Roofing Contractors: Yes, You Must Provide A Price In Your Contract For Insurance Jobs Even If The Insurer Hasn’t Approved The Final Amount Of The Claim
This is a question I often receive from residential roofing contractors with whom I work: Do I have to include a price on my contract when the job is going to be paid by the owner’s insurer? I understand the reason for the question, which is that, on insurance jobs, the final price for the work will often fluctuate from the originally quoted price, which leads to confusion on the owner’s part when it comes time for final payment. In the worst-case scenario, that confusion can cause an owner to wrongfully retain a portion of the insurance proceeds, believing the roofing contractor has been paid in full by the insurer.
While these roofers’ concerns were valid and based on real world experience, Florida law nonetheless requires roofing contractors to provide a price in their contract, when the job is being paid with insurance proceeds. Specifically, Florida Statute § 489.147 states that the roofing contractor must provide the owner with “a good faith estimate” of the itemized cost of services and materials for repair in the written agreement for repairs. However, rather helpfully for the contractor, the statute states that the contractor does not violate the statute just because the final price differs from the original quote as a result of the insurer adjusting the claim. Accordingly, roofing contractors can rest assured that, if the final price for its work increases or decreases from the originally quoted price, they haven’t violated the statute, and that the fact of the price change can’t be used against them in the event of a payment dispute with the homeowner.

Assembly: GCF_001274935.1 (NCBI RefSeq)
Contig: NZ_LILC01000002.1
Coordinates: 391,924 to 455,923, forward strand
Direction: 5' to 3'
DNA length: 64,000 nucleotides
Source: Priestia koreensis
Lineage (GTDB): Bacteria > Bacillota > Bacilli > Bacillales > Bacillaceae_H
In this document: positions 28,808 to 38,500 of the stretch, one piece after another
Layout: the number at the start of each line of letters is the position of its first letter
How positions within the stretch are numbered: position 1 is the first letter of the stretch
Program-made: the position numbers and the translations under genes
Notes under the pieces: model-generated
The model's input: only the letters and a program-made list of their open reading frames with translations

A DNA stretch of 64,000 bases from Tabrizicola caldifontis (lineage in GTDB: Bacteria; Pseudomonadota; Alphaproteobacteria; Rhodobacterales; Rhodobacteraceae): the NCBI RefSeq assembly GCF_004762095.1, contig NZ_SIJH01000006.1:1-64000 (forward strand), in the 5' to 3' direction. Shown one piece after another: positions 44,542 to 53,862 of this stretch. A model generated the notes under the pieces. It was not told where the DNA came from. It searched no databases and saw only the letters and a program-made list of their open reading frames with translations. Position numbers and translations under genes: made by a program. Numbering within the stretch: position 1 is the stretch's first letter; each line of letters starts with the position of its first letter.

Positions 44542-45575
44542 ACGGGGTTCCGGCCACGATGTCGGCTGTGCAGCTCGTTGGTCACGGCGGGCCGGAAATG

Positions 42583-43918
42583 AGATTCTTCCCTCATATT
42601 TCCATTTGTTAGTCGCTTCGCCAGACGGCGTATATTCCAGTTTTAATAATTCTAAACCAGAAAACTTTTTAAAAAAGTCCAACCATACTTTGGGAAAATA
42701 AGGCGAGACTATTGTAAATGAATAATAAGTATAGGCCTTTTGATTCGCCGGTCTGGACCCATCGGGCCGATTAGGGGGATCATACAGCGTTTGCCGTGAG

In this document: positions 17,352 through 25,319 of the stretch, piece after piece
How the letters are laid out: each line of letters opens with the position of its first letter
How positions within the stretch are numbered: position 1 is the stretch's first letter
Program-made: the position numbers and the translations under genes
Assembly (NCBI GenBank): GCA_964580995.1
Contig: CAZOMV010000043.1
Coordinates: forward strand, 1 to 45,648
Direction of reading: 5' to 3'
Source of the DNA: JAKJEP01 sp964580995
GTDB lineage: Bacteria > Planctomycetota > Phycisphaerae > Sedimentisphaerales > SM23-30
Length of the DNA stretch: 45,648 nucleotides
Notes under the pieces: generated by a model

Unfortunately, the confusing insurance claim process involved in roofing repairs can lead homeowners to believe that a roofing contractor is wrongfully seeking excess payment when the final amount paid out by the owner’s insurer for the roofing work differs from the price originally quoted by the roofer. However, on projects being paid with insurance proceeds, Florida law requires residential roofing contractors to provide the owner with a good estimate of the price for its work, which is often before the owner’s insurer is involved. But, the contractor can take comfort in the fact that the same law acknowledges that, after the insurer gets involved and adjusts the claim, the final price for the work will often vary from the originally quoted price and thus a change in the price will not constitute a violation of the law.